Project update: Clio’s new features

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Clio is a nonprofit humanities organization that connects users to nearby history and culture through a free educational website and mobile application that hosts individual entries, tours, and trails. Clio is also designed for instructors to use in the classroom to teach the skills of doing history and to promote the work of scholars to a public audience.

Over the past few years, Clio has been improving the platform. New features include an overview map of where visitors are in relation to the tour stops and augmented reality (AR) features with real-time arrows pointing them to the next tour location. Visitors can also download a PDF of a tour on their phones, which is helpful at sites with limited cell service or for use on hiking trails. Clio has added several new tour formats, including a heritage trail (which allows for a larger interpretive tour), a digital story map, and a category for hiking trails. A brand-new feature will soon allow for multi-floor tours, which will let sites create separate zones for an entire building. Clio is also developing the use of QR codes to access a tour. This gives museums, historic sites, and many other institutions a diverse set of tools to build Clio resources to fit their needs.

Three screenshots of the Clio mobile application. The first shows the standard tour view with a map of tour stops at the top of the screen, a written overview, list of stops, and options to download or start the tour. The second shows the overhead map option which shows the route of the tour stops with each stop marked by a red pin. This map option shows the viewer’s location with a blue pin. The third image is an example of the alternative reality directional arrows. This shows the landscape in from of the viewer—what you would see through the phone’s camera—with blue arrows that point the viewer in real time to the next location of the tour.

Tour views on Clio mobile application, including the overhead map view and AR directional arrows.
Image credit: Kathleen Thompson

Example of a museum tour using contributing entries within a building. This tour is for the Huntington Museum of Art. On the left there is a list of the entries, which are individual rooms of the museum in this case. On the right is the title, the description of the virtual tour, and the map with red pins marking each stop within the museum building.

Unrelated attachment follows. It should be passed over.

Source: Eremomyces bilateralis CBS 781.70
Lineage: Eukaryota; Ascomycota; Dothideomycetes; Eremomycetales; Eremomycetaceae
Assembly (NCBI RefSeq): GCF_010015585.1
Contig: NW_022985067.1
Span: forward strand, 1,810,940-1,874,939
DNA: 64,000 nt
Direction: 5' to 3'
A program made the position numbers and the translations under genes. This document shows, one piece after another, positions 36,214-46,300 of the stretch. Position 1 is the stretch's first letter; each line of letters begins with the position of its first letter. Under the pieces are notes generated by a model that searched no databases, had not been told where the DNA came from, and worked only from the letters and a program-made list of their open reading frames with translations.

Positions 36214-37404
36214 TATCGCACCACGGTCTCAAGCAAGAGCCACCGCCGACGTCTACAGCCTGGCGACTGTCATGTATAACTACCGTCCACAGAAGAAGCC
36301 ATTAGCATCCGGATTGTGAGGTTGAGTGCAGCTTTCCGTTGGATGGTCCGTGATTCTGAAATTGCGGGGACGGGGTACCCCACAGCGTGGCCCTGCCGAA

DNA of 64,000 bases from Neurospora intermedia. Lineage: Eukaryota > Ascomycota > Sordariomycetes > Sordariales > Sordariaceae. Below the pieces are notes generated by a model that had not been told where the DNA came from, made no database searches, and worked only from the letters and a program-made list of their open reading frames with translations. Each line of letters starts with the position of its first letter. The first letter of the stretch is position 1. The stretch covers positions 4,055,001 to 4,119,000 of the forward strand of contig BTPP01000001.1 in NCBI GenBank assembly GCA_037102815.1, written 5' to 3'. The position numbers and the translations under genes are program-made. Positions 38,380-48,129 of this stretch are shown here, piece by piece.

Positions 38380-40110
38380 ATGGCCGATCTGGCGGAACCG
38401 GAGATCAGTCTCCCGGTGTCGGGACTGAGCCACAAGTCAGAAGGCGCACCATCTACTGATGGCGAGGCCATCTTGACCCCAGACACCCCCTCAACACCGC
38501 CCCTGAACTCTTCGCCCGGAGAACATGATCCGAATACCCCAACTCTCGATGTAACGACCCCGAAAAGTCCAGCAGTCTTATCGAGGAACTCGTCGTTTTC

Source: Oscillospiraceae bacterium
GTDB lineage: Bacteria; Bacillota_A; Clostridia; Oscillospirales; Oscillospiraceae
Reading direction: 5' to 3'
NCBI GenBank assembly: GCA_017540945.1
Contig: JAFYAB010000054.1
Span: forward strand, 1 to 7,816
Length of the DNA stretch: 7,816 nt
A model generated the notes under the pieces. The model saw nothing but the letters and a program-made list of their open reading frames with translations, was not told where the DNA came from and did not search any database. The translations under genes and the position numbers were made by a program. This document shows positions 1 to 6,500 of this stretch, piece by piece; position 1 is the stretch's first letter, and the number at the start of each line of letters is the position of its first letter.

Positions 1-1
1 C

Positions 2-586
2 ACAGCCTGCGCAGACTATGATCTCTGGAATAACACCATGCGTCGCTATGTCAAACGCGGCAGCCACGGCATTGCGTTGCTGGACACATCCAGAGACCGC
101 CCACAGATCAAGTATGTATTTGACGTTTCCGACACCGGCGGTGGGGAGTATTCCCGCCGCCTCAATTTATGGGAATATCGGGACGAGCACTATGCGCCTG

Contributing entries allow institutions to build tours in both interior and exterior spaces to need their interpretation needs. Image credit: Kathleen Thompson

Along similar lines, Clio has improved options for using contributing entries to build a virtual tour within a museum’s Clio entry. Contributing entries are entries that appear only within an entry or tour, not as a separate entry on the main map. This feature helps build tours within museums or other spaces and allows for new possibilities to interpret more layers of history within a tour. For example, this past year AmeriCorps service member Iain MacKay helped the Clarksburg History Museum create a virtual tour for its exhibit rooms. Each contributing entry includes images of the exhibit and an overview of what is in the space. More importantly, MacKay helped the staff record narrations and interviews for each exhibit that visitors can listen to while viewing the entry. Another recent example is a virtual tour created by The Works: Ohio Center for History, Art & Technology in 2020 that uses contributing entries for each part of their exhibits—with text, images, and videos—to create a tour through the museum building. Contributing entries can also be used in outdoor interpretive spaces, as demonstrated by the Cabell County World War I Memorial Boulevard in Huntington, West Virginia. To honor the 88 men of Cabel County that died in WWI, a tree was planted in memory of each soldier. Using contributing entries, the Clio tour can connect each tree with a history of the soldier and photos, allowing visitors to walk the boulevard and learn about the men honored there. Contributing entries also open opportunities to interpret social or cultural elements that might not be marked on the physical landscape or to create an interpretive tour that encompasses more of a landscape than is preserved.

Historians interested in using Clio can find more information on the Clio website, Twitter, and Facebook. Kathleen Thompson and David Trowbridge are available to answer questions and assist institutions in creating resources to fit their needs.

~Kathleen Thompson is an AmeriCorps service member with Clio through Preserve WV AmeriCorps. She holds a PhD in history from West Virginia University.

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